Democratic state attorneys general scored two wins in D.C. Circuit Court in 24 hours allowing them to defend Obama-era health care and environment policies under threat from Republicans and the Trump administration.
The federal appeals court approved a motion Wednesday from a coalition led by California Attorney General Xavier Becerra to intervene in a case against the U.S. Environmental Protection Agency to defend rules limiting ozone pollution levels. The same court Tuesday night allowed a group of 18 attorneys general to intervene in a case challenging payments to insurance companies under the Affordable Care Act.
“We are pleased that the court has granted, over the objections of the Trump administration, our request to participate in the case as a party to defend the health protections provided by the 2015 ozone standard,” a spokesman for Becerra said of the decision Wednesday in an email. “California and other states will not stand idly by and allow EPA to abandon its core mission to protect clean air and public health.”
Becerra’s office was not immediately available for comment on the EPA case.
The intervenors in the EPA case include California, New York, Rhode Island, Vermont, Washington state, the District of Columbia and the Delaware Department of Natural Resources and Environmental Control. The health care case includes New York, Connecticut, Delaware, Hawaii, Illinois, Iowa, Kentucky, Maryland, Massachusetts, Minnesota, New Mexico, North Carolina, Pennsylvania, Vermont, Virginia, Washington state and the District of Columbia.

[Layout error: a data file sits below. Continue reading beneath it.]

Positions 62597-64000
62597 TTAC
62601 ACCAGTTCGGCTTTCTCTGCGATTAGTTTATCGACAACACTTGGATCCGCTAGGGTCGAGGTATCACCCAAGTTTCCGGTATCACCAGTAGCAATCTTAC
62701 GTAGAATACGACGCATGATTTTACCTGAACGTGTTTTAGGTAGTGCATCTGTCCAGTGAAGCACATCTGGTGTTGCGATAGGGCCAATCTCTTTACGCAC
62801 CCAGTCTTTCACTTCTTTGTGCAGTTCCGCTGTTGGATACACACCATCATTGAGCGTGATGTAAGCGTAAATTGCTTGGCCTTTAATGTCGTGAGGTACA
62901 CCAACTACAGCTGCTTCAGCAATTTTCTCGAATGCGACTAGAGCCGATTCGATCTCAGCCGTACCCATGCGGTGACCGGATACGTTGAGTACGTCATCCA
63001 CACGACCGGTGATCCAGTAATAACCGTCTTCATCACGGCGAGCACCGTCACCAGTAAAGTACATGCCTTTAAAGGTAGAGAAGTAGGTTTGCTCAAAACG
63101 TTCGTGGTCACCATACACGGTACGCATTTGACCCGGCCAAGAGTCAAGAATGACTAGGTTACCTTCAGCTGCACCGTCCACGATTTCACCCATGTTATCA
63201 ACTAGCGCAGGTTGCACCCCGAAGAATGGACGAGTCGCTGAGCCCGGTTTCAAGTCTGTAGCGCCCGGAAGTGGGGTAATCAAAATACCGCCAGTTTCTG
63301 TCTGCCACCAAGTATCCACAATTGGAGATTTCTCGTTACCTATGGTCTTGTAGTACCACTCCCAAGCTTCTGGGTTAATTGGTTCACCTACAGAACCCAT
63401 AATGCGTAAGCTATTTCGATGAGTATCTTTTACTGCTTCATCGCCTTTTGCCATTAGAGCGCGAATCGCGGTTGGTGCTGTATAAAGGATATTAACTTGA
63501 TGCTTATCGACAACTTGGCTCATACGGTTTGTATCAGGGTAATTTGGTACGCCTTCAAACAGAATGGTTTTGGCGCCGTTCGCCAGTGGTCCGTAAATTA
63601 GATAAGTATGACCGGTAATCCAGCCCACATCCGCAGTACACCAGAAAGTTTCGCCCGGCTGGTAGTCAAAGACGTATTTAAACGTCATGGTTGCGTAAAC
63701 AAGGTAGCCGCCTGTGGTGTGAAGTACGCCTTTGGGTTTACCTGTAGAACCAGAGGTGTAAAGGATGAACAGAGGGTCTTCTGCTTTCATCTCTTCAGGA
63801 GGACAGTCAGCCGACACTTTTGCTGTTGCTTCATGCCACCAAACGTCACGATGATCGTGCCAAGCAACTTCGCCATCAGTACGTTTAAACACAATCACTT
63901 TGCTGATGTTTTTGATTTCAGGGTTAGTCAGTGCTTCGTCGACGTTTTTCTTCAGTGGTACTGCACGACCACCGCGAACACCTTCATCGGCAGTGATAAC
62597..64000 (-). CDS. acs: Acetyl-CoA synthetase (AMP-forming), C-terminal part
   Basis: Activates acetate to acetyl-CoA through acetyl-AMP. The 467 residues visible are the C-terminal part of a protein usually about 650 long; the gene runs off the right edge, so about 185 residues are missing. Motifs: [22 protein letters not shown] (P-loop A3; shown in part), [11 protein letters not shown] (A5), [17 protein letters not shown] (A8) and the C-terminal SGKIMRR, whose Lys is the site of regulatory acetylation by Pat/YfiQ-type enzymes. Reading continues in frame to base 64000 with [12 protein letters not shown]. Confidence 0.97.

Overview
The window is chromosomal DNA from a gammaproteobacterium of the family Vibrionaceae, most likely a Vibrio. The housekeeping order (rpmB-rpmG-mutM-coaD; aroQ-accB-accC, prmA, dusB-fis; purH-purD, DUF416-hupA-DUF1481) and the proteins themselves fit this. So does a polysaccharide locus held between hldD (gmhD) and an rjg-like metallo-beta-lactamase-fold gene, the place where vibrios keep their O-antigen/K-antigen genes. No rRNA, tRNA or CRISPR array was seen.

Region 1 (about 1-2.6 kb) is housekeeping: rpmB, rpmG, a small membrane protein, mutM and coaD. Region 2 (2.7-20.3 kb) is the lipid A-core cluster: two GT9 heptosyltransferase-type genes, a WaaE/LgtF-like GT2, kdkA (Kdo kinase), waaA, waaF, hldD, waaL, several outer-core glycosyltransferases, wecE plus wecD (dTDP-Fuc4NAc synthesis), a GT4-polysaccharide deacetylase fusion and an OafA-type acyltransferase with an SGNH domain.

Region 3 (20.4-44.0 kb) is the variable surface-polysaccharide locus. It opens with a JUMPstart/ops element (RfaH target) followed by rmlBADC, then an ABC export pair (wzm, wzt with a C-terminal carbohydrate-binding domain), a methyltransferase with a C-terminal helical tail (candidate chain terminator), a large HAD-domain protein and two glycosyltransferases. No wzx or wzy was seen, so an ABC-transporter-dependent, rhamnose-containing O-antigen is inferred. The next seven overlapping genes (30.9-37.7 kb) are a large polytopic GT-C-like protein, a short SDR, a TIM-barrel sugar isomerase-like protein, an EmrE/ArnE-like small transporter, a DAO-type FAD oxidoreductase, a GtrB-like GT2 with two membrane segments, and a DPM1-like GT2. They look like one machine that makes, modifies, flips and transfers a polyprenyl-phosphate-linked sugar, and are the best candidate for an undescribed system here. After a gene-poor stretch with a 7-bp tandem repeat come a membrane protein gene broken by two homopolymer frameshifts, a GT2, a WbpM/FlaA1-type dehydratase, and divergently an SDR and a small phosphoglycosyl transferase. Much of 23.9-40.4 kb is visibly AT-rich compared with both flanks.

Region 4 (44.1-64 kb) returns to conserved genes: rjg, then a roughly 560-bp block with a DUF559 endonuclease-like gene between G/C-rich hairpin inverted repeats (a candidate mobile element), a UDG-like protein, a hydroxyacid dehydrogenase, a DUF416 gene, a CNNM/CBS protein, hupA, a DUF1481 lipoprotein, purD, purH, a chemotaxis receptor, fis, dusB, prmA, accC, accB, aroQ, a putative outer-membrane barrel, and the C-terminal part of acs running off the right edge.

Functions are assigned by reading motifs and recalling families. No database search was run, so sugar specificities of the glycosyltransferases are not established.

Democratic AGs, largely united against the new administration, have turned to intervention in lawsuits as a strategy to defend Obama-era policies they fear President Donald Trump and Republicans will not. Democratic AGs, including Becerra, New York’s Eric Schneiderman and Massachusetts’ Maura Healey have also sought to intervene in a case over protections for student loan borrowers, and filed their own lawsuit on the subject against the U.S. Department of Education last month. States also moved to intervene on emission standards in March, though that case was dismissed.
While the court did not elaborate in its one-page order in the EPA case, the panel in the health care case noted that the AGs identified concrete injuries: An increase in insurance prices and a decrease in the number of insured individuals in their states. Those AGs will now face off with the majority-Republican U.S. House of Representatives in a case they filed against the government in 2014 over the Affordable Care Act’s subsidy payments to insurers. Trump has threatened to end the payments.
In the EPA case, coal mining company Murray Energy Corp. and several Republican states sued the agency in 2016 over the rules. EPA administrator Scott Pruitt wrote a letter in June saying his agency would no longer defend the rules, though the case has been held in abeyance since April. The agency argued against allowing the states to intervene in court on the grounds that they could not intervene while the case was stalled, and because they do not have standing.